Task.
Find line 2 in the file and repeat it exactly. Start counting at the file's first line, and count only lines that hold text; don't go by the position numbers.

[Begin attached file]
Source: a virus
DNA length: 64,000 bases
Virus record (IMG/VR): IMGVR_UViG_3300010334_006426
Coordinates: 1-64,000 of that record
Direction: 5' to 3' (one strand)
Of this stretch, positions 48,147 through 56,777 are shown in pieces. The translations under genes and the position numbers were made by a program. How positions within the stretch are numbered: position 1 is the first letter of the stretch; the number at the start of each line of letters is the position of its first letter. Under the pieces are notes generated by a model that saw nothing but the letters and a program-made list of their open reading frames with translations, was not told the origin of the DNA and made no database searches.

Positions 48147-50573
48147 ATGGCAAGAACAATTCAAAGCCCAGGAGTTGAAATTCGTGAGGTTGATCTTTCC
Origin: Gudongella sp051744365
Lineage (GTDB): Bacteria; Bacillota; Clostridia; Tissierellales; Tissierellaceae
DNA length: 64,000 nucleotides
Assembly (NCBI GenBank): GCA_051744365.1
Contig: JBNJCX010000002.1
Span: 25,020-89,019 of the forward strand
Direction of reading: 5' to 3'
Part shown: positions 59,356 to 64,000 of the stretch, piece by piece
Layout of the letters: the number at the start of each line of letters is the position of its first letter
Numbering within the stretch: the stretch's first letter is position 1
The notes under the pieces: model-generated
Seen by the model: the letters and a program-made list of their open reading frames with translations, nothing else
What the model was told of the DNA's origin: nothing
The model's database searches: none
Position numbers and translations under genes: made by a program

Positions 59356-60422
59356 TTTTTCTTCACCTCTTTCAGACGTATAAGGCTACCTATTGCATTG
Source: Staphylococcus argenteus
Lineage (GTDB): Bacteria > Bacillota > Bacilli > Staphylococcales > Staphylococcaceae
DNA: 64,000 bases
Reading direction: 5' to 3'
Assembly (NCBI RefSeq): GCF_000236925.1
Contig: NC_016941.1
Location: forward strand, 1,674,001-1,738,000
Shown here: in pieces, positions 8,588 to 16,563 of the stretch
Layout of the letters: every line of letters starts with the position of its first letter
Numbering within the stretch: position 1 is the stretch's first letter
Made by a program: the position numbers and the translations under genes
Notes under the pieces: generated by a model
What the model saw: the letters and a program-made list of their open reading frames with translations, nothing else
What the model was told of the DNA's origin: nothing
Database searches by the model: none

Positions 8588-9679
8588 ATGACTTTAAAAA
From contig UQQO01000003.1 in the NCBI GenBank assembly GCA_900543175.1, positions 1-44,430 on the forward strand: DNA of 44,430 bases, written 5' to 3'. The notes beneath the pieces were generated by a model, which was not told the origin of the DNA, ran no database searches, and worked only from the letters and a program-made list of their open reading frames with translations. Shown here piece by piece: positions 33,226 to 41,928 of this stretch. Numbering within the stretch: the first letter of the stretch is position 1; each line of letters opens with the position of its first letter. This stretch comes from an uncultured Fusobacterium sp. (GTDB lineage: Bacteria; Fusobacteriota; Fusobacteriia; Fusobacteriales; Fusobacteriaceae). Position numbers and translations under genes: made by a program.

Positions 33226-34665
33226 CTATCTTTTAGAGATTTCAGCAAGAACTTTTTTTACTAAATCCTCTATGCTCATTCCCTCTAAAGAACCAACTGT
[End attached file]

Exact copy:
DNA length: 64,000 bases